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11-27-2020
09:19 AM

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11-27-2020
09:55 AM

11-27-2020
09:55 AM

There's no need for a solve block, if you're not solving an equation.

See attached file, and it plots...

You should carefully read the (online) help of Prime on when and how to use a solve block.

You should also learn about the difference between an index (to point at a specific element of a vector) and a subscript. In your case you many times used an index, where a subscript was needed.

Success!

Luc

4 REPLIES 4

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11-27-2020
09:55 AM

11-27-2020
09:55 AM

There's no need for a solve block, if you're not solving an equation.

See attached file, and it plots...

You should carefully read the (online) help of Prime on when and how to use a solve block.

You should also learn about the difference between an index (to point at a specific element of a vector) and a subscript. In your case you many times used an index, where a subscript was needed.

Success!

Luc

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11-28-2020
08:11 AM

11-28-2020
08:11 AM

Re: Mathcad Prime 6.0 Plotting failed does not work.

Thank you very much.

Could you roughly explain the difference and when to use what?

And I have a question:

How to set the scale on the y axis on the X axis I know (x: = 0L, 0.001L..L) but I don't know what about the Y axis.

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11-28-2020
01:35 PM

11-28-2020
01:35 PM

Re: Mathcad Prime 6.0 Plotting failed does not work.

Prime knows two means that result in a subscript: The __index__ subscript and the __literal__ subscript.

The **index** is obtained by typing a [ after a variable followed by the index. If you look carefully at the screen, you'll see a [ shape between the variable and the index.

You use an index to point at elements in a vector. Note that the default indexing starts at 0, determined by the value of the built-in variable ORIGIN. Here's an example for a vector called V:

If you now define V[9:23, then you'll end up with a larger vector, where the values of the 5 through 9th elements are all 0, and the 10th element is 23 (note that V[9 is the 10th element because V[0 is the first):

As you can see, you can use an index to choose (retrieve and/or define) any single value of an array.

A **literal** subscript is made in Prime by typing [Ctrl _ ] after a variable (that is, you hold the [Ctrl] button depressed and tick the underscore key once), and following that you type the subscript contents. Example:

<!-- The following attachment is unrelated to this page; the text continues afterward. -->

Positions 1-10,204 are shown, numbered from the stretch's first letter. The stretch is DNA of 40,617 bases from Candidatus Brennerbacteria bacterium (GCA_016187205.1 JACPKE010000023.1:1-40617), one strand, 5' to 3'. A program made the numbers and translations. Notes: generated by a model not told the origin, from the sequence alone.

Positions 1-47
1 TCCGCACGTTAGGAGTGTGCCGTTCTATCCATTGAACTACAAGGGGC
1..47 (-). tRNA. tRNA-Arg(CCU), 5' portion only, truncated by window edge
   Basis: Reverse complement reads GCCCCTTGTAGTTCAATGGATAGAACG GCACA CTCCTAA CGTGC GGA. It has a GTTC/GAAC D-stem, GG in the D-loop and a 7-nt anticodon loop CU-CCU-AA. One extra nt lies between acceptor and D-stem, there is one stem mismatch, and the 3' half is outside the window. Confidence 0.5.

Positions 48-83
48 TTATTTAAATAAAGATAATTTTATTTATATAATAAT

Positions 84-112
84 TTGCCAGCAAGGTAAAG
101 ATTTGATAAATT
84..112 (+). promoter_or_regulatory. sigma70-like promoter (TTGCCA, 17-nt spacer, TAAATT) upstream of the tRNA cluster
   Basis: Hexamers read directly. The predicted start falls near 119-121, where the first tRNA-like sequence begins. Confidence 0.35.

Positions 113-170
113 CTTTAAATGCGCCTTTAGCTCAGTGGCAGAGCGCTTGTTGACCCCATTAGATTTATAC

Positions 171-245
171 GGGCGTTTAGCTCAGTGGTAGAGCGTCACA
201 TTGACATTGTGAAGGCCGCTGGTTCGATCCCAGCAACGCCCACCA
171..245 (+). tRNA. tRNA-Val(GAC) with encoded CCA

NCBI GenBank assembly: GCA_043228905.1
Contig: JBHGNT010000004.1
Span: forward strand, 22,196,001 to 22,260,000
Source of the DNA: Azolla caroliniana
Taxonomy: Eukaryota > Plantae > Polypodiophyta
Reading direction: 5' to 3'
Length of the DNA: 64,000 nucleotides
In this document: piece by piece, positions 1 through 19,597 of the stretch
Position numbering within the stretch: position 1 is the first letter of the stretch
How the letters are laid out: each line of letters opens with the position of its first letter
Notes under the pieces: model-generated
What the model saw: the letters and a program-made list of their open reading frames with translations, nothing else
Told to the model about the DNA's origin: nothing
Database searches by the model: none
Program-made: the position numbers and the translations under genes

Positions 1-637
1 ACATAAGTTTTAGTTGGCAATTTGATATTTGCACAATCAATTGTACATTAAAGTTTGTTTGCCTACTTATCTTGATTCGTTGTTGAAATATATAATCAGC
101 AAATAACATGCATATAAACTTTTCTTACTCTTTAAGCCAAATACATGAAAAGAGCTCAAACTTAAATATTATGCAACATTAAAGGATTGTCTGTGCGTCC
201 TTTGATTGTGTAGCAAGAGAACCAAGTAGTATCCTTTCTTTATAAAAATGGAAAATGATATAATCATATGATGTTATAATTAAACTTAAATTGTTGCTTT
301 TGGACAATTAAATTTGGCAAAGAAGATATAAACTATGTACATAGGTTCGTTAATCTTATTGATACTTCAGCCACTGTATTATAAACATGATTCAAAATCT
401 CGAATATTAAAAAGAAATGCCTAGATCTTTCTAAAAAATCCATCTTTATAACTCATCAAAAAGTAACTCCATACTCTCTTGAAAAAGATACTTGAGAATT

You use a literal subscript to give a special meaning (for you, Prime doesn't care!). Suppose V stands for volume, then Vair might represent air volume and Vliquid might be the volume of liquid:

You cannot index Vair and Vliquid because they are scalars, not vectors. That is, You can't use an index to choose between the two.

Plot scales: you don't *set the plot scale* with x:0,0.1...1

With that you define x as a range. Note that a range is something completely different from a vector. You cannot index into a range, so you cannot index a separate value in the range x. Ranges are used for a few purposes only:

- to define a range for plotting (The initial plot scale will generally cover the defined range, that's *autoscaling*)

- to index into an array (in this case the range must consist of integers, whole numbers)

- in a For-loop of a program

- for looping equations on the worksheet

The scale of a plot is determined by the first, last and axis crossing value of the plot. With a range x as defined above, you can set the scale of the plot to run from 0 to 0.5, or from -10 to 10 if you like.

To change the scale of the plot, you have to move your mouse over the axis that you want to rescale to a value. There are three values along the axis that you can change. They'll 'light up' when your mouse is over them. Click, and you'll see what you can do to them.

Success!

Luc

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12-01-2020
09:22 AM

12-01-2020
09:22 AM

Re: Mathcad Prime 6.0 Plotting failed does not work.

Thank you for your comprehensive answer. Best wishes. 😄 😄 😄